A combined architectural and theatrical lighting system was implemented at Covenant Baptist Church. The installed system offers plenty of current flexibility and several features that allow for future expansion. The lighting system components, manufactured by Electronic Theatre Controls (ETC), include two Sensor SR-48 dimmer racks with a capacity of 192 circuits and an Expression 3, 400-channel control console. The current system uses 96 circuits for stage lighting and 40 circuits for architectural lighting.
The Expression control console, located in the electronic control center (ECC), supplies three universes of DMX control for stage lighting, with each universe capable of controlling as many as 512 dimmers or attributes. To permit maximum flexibility, a DMX patch panel was installed to let the church route the DMX signal throughout the facility. DMX outputs were placed in the front of house and the over-stage lighting positions as well as in locations around the perimeter of the sanctuary to allow for the future addition of automated lighting fixtures, color scrollers, and other DMX-controlled devices.
“The intent of the system design was to provide the client with a fully functional theatrical lighting system with allowances for future expansion at little cost,” says Pete Neal, lighting system designer for Environmental Acoustics. “So with the distributed DMX system and the constant power circuits available in all five major lighting positions, as the church’s needs expand, the capabilities of the lighting system can expand right along with it.”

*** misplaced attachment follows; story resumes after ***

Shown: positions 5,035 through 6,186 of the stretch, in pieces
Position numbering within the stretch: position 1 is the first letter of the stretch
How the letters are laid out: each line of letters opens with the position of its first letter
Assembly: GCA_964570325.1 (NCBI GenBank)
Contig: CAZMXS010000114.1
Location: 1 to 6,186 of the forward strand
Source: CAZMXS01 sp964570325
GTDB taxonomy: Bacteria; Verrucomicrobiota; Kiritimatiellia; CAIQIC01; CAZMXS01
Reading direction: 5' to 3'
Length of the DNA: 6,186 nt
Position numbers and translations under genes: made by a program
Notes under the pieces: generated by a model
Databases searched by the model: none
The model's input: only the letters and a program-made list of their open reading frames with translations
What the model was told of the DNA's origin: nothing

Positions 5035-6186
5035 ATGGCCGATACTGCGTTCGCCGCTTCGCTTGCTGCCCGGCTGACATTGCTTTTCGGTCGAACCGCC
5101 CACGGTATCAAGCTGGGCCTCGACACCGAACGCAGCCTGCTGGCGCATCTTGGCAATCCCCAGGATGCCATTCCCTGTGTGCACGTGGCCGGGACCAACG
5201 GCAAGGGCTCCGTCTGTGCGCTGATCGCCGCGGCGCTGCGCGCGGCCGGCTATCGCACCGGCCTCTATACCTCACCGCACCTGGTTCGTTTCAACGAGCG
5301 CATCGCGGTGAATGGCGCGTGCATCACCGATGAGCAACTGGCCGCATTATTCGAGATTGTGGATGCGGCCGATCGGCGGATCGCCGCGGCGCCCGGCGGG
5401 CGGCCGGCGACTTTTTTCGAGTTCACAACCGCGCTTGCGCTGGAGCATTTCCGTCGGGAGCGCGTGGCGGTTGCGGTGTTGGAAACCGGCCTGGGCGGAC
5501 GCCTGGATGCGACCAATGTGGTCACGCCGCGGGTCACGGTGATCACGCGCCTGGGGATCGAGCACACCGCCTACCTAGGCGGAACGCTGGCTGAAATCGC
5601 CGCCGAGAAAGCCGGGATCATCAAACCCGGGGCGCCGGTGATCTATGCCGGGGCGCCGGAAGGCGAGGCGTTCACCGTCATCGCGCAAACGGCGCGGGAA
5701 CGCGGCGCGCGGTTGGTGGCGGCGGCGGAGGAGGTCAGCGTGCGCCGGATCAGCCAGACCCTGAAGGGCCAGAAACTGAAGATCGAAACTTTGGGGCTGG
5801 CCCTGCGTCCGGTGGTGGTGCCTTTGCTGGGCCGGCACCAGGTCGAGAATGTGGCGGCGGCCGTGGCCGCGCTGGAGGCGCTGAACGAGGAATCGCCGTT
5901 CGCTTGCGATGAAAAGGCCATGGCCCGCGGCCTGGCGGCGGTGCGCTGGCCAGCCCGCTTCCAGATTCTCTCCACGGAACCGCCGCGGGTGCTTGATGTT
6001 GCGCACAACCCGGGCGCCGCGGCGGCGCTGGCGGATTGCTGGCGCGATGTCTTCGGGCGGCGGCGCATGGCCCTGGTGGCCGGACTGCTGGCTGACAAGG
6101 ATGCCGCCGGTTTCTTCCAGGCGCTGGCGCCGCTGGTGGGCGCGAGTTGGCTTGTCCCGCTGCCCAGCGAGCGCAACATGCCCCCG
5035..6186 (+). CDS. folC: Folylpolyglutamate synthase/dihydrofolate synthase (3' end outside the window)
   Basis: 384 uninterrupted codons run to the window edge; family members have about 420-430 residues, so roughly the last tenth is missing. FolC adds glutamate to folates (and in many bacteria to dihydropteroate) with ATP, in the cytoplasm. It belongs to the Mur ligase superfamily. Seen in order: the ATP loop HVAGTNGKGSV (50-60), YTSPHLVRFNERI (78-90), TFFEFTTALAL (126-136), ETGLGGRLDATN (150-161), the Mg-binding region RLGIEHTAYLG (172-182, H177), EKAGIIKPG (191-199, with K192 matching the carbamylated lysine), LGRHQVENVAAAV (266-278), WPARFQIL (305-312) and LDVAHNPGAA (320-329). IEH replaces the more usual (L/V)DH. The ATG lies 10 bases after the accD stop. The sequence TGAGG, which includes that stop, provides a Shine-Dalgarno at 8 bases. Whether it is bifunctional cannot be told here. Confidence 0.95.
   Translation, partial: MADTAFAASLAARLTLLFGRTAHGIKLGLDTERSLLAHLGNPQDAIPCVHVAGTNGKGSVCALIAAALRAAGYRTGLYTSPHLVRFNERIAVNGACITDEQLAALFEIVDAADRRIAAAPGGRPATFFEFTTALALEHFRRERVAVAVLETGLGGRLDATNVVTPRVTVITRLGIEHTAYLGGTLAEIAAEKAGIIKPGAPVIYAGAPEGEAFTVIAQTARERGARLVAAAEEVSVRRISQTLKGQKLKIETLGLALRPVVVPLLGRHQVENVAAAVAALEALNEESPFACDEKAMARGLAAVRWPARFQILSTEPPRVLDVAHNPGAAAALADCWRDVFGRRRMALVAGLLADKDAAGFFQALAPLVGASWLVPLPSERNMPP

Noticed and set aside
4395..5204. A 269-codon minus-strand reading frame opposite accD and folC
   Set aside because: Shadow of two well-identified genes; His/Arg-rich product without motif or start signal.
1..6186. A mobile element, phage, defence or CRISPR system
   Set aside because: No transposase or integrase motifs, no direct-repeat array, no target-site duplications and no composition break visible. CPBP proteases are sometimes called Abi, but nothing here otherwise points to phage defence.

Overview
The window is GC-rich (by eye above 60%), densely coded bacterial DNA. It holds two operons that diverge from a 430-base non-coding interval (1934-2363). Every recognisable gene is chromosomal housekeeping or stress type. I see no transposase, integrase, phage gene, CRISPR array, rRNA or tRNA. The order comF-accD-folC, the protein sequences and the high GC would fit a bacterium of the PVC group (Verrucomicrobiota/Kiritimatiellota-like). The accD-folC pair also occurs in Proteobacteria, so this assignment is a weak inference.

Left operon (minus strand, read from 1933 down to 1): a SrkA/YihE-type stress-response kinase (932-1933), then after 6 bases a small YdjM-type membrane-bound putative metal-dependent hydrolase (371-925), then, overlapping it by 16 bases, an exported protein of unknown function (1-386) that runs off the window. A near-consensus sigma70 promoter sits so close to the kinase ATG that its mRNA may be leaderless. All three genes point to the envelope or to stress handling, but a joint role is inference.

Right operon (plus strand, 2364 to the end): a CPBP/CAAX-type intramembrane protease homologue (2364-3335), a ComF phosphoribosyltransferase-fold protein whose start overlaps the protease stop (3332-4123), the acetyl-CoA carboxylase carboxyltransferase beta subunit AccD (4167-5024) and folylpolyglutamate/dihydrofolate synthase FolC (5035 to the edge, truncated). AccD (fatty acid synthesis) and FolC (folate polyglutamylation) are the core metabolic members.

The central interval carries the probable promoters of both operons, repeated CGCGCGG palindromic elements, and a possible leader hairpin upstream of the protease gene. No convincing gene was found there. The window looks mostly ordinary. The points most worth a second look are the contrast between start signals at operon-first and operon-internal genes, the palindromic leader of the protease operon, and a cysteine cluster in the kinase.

The principle front-of-house lighting position has a 40-foot-long connector strip with 24 circuits and is augmented with two 6-foot side-fill positions, each with 6 circuits. Two lighting positions were installed over the stage with 20 circuits each, and four floor pockets are located at stage level, each containing four circuits.
These positions are supplied with a full complement of ETC lighting fixtures, including Source Four Ellipsoidals, Jr. Ellipsoidals, and PARs. The fixtures, along with a number of accessories, offer plenty of flexibility for worship services, meetings, pageants, and dramas.
Architectural lighting control is accomplished with an ETC Unison control system. The Unison system allows programmable entry stations positioned throughout the sanctuary and lobby to recall preprogrammed lighting presets.
The presets provide control of which lights are activated, the intensity of each light, and the speed at which the lights fade up and down. The Unison system also includes a programmable LCD touch screen, located in the ECC, which lets the lighting or sound system operator control additional lighting presets.
“We’ve programmed the capability for universal control of any light within the system from either the Unison preset stations or the Expression control console,” Neal says. “Our goal was to allow laypeople to easily turn on and off lights when and where they are needed and to allow a more accomplished user the ability to program a complex event with the lighting console.”
For More Information
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Electronic Theatre Controls